The axial force for clamping bearings on the shaft or in the housing should not be excessive — internal clearance can be reduced due to elastic deflection of the rings. Axial clamp force on the bearing rings should not exceed one-fourth of the bearing static load rating.

Bearings can limit axial movement or endplay of rotating equipment. For bearings such as single-row deep-groove ball bearings and spherical roller bearings, the mounted axial clearance or endplay is about 5 to 10 times the mounted radial internal clearance. In some cases, this endplay can be large. It is usually of no consequence for equipment such as fans, conveyors, electric motors, and some gearboxes. The fixed or locating bearing controls equipment endplay and is commonly closest to the drive coupling.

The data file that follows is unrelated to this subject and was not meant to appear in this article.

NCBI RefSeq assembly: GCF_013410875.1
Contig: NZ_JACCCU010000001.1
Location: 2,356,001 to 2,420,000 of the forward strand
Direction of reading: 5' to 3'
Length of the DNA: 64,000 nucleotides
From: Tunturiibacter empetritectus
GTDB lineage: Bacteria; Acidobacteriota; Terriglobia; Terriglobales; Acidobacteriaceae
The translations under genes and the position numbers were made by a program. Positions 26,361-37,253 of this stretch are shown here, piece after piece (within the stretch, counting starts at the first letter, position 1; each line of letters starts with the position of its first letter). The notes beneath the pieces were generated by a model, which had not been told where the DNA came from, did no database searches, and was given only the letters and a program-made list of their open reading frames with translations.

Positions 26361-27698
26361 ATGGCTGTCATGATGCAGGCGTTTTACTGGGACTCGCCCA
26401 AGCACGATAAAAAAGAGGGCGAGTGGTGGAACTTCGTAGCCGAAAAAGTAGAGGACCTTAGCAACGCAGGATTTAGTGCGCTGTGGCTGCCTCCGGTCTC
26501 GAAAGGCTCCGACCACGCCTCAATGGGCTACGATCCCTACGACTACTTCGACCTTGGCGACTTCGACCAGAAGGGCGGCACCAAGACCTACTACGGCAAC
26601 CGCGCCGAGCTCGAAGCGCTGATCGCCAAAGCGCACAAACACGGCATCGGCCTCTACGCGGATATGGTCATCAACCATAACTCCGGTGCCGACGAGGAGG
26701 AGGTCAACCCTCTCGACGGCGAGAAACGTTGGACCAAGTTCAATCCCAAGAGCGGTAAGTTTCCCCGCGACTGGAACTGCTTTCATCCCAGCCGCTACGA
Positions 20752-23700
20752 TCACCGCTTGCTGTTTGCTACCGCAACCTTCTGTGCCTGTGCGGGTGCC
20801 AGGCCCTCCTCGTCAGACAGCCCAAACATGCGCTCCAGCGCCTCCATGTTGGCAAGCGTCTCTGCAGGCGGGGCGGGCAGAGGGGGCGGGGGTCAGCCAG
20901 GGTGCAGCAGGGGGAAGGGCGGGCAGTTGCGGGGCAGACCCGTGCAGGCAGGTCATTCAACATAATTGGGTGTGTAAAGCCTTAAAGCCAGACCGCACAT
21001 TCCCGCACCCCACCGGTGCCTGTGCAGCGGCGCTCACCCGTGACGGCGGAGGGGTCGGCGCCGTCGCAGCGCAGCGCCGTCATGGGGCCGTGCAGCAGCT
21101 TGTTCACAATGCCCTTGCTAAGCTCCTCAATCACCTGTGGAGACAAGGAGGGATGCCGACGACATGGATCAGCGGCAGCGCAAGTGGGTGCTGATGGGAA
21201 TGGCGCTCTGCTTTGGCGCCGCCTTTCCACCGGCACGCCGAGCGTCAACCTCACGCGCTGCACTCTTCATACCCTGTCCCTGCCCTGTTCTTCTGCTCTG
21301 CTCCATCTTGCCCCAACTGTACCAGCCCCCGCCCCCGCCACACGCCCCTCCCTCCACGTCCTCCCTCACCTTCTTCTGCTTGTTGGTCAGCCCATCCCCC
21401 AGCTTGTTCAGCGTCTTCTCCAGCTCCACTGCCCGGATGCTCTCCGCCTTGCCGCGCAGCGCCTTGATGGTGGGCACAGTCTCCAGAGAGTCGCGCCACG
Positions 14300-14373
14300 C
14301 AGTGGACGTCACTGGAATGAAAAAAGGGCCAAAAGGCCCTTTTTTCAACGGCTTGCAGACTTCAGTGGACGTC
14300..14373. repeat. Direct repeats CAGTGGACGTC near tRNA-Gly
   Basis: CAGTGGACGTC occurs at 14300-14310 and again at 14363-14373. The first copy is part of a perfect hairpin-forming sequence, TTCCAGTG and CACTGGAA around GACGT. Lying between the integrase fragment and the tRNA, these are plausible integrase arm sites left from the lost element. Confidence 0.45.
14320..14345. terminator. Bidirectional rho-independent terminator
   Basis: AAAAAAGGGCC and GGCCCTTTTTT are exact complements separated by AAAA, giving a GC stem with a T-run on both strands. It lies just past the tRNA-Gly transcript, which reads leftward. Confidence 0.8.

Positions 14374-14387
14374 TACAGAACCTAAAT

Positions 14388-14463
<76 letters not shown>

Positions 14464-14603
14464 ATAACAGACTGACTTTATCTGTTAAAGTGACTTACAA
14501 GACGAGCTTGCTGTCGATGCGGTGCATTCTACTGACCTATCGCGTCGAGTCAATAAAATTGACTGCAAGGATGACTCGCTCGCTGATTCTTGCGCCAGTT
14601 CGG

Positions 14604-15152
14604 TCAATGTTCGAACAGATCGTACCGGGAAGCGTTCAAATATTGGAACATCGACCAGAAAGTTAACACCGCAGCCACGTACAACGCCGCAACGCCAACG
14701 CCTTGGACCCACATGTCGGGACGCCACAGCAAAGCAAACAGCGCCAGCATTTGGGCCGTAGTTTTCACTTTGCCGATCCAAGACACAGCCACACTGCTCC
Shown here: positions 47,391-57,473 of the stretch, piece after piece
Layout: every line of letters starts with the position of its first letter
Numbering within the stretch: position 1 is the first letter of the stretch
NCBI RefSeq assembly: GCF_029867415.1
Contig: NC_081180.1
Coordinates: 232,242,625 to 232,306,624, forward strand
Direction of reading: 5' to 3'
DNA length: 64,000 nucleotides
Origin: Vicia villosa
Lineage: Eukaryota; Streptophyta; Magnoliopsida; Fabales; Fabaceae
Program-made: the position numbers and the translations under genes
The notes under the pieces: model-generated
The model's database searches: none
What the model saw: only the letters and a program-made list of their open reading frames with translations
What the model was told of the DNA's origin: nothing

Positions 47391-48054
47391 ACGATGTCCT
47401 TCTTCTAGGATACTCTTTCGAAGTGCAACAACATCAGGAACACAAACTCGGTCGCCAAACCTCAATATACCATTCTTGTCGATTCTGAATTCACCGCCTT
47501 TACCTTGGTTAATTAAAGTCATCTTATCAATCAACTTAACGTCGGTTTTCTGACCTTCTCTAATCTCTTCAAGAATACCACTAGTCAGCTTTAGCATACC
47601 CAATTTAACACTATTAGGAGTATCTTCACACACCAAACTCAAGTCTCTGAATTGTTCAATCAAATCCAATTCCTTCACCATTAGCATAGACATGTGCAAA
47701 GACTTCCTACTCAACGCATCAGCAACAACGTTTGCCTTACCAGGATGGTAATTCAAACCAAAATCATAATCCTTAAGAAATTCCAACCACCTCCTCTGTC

Machines such as pumps, blowers, and compressors have tighter limits on axial endplay. In centrifugal pumps, it is usually limited to avoid damage to the pump mechanical seal. Axial endplay in blowers and also some reciprocating compressors is kept very small by using bearings of less-than-Normal clearance. Springloaded or preloaded angular-contact ball bearings having zero axial endplay commonly serve in screw compressors to maintain the close clearances needed between the twin rotating screws for high compressor efficiency. Machine-tool spindles use preloaded angular-contact ball bearings to achieve zero axial movement of the spindle for high stiffness.

In some cases, computerized analyses can select unmounted internal radial or axial clearance.

You must be sure that the shaft and housing components are produced to tolerances for the selected bearing internal clearance and that mounting techniques are established for assembly of the bearings into the equipment.

Make interchanges carefully. The bearing should be thoroughly identified and replaced only with a bearing of similar internal clearance. The bearing manufacturer and distributor and the original equipment manufacturer can help with identification and replacement.

Keith E. Meyers is Manager, Applications Engineering, General Machinery Segment, SKF USA Inc., King of Prussia, Pa. He is a registered professional engineer.